He usually avoided both the doctor and the dentist, but I raised concerns about him with our family physician, who discussed the symptoms with Dad during a routine appointment. He referred Dad to a neurologist, who said the issues likely were due to Huntington’s. A blood test confirmed the diagnosis when he was 57. Dad passed away 11 years later, in May 2020.

Note: Huntington’s Disease News is strictly a news and information website about the disease. It does not provide medical advice, diagnosis, or treatment. This content is not intended to be a substitute for professional medical advice, diagnosis, or treatment. Always seek the advice of your physician or other qualified health provider with any questions you may have regarding a medical condition. Never disregard professional medical advice or delay in seeking it because of something you have read on this website. The opinions expressed in this column are not those of Huntington’s Disease News or its parent company, BioNews, and are intended to spark discussion about issues pertaining to Huntington’s disease.


Elizabeth Ashford avatar

Elizabeth Ashford

I found your story about your dad so helpful & almost soothing. My 78 yr old husband was diagnosed with HD 4 years ago. Each day for me now is a struggle to care for him & our 3 daughters now live in the shadow of this terrible diagnosis.
There is no financial support available & I have to cope with 24 hr caring. If my husband had terminal cancer, not terminal brain disease, I would be given NHS help.
Life, as always, is unfair.

Becky Field avatar

Becky Field

Dear Elizabeth, I am so sorry to hear your husband has been diagnosed with HD. Please reach out to a social worker through your local social services department at your local council, they will then be able to advise you of any care or financial support that may be available to you.

Nancy Hansen avatar

Nancy Hansen

Dear Elizabeth and Becky,
Thanks, Becky, for the story of your Dad. Reading it, I felt less alone in caring for my nearly 85 year old husband who was diagnosed with HD five years ago. Elizabeth--I don't know if you'll see this or not, but my heart goes out to you. I, too, am coping with 24 hour caregiving. I live in the US and there are very few resources for HD patients and even fewer resources for caregivers of HD patients. I'm in the process of hiring more help because I don't want to start resenting my husband of 37 years.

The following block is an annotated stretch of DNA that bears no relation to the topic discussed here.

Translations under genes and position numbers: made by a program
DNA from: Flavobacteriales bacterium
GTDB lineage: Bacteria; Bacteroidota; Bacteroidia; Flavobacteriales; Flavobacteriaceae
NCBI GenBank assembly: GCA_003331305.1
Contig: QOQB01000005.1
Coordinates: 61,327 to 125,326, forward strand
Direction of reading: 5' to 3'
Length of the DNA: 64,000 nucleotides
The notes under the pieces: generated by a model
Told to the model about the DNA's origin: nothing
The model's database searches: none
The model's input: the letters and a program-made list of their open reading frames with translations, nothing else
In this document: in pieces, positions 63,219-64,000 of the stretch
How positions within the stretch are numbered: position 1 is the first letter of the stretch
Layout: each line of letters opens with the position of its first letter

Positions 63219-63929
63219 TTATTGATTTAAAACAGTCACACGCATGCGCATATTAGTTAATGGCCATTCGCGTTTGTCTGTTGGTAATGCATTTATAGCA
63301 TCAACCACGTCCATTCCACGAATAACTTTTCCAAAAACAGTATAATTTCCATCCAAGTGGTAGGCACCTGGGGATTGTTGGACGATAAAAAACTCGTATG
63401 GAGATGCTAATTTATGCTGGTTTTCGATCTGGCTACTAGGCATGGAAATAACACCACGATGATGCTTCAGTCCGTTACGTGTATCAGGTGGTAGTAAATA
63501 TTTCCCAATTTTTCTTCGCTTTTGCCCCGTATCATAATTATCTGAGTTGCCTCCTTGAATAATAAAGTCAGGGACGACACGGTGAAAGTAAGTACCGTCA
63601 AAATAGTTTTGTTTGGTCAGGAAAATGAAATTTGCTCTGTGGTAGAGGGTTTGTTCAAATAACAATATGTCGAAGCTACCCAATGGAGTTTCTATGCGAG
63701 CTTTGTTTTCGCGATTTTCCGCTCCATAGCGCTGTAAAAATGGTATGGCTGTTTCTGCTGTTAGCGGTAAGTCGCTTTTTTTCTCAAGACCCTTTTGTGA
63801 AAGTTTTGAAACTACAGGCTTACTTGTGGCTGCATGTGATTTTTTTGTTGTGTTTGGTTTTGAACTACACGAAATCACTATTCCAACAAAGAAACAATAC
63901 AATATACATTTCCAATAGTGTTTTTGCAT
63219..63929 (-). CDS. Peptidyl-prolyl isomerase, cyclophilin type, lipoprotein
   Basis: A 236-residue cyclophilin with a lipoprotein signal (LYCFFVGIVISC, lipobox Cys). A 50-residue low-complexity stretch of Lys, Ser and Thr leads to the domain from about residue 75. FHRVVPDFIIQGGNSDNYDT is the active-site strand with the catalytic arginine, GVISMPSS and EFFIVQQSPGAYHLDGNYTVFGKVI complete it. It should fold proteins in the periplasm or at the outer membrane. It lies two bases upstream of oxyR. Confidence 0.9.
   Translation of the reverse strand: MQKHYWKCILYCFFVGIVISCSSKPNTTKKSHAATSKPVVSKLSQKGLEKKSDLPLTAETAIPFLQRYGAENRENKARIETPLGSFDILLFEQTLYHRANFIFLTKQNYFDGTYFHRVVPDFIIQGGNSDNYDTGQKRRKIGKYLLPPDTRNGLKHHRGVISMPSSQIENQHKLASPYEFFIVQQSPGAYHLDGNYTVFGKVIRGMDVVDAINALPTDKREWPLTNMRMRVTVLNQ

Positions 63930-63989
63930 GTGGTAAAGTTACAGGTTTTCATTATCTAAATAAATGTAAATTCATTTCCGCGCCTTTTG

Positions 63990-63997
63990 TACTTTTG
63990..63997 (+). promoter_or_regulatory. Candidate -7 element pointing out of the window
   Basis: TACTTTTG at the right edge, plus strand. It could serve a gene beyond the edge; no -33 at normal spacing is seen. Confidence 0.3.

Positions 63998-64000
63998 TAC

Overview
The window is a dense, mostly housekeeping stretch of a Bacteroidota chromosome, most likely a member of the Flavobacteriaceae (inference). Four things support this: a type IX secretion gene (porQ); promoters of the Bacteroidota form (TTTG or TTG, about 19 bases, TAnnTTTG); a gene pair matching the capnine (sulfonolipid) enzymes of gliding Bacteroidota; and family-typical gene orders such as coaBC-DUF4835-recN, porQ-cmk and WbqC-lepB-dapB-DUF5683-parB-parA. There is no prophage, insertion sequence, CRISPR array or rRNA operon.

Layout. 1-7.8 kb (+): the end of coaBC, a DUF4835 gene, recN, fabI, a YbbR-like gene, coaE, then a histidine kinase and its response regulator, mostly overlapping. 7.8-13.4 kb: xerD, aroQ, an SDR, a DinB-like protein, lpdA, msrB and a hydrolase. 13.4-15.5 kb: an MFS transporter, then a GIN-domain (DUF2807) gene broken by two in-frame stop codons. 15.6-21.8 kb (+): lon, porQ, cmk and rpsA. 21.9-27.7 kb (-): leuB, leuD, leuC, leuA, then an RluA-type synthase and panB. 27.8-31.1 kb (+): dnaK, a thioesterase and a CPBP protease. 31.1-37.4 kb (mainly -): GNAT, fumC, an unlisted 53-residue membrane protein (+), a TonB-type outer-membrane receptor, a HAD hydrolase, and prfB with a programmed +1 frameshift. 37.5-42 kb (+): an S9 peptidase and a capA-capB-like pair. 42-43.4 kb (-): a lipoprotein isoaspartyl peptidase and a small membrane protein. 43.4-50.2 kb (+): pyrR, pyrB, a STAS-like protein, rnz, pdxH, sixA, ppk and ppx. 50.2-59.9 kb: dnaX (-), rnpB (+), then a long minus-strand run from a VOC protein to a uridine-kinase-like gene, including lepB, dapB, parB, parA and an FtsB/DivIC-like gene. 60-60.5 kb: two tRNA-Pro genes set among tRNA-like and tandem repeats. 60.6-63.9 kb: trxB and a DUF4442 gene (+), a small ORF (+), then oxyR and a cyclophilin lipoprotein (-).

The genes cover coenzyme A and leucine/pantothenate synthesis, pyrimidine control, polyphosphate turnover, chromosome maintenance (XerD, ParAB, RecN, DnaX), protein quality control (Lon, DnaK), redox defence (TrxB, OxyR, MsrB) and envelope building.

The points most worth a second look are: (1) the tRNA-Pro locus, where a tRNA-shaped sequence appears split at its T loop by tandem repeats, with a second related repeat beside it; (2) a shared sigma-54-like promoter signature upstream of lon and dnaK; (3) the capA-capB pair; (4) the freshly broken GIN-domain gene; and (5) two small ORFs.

Becky Field avatar

Becky Field

Dear Nancy, 24 hour care giving is tough, I am pleased you are recruiting more help. I too feel less alone talking to people and sharing my experiences. I wish you and Elizabeth the very best for the future.

Lane avatar


This was a very helpful story for me to read, and made me feel a lot less alone, due to everyone I open up to in my life being unaware what Huntingtons Disease even is. I’m currently 23, my mom has been diagnosed with Huntingtons as long as I can remember. Her symptoms have been particularly bad though as of this year. She has a lot of delusions and hallucinations she can’t be talked out of, and barely even recognizes me when I go to visit. She herself is only in her early 50s now and it’s been scary seeing how fast her symptoms have been developing and getting worse. A part of me wants to get tested but also I don’t know if I could handle knowing if me or my brother were also positive. I wish you well, thanks for reading and writing of your experiences.

Rebecca Field avatar

Rebecca Field

Dear Lane, having Huntington's disease in the family can make you feel lonely and isolated. Some people are unaware of its existence, others are unsure of the symptoms. But awareness is spreading. It has definitely helped me to join support groups and talk to others affected by HD. I have written a column about my journey through the testing process. I wish you, your brother and your family well, whatever you decide about taking the test yourselves.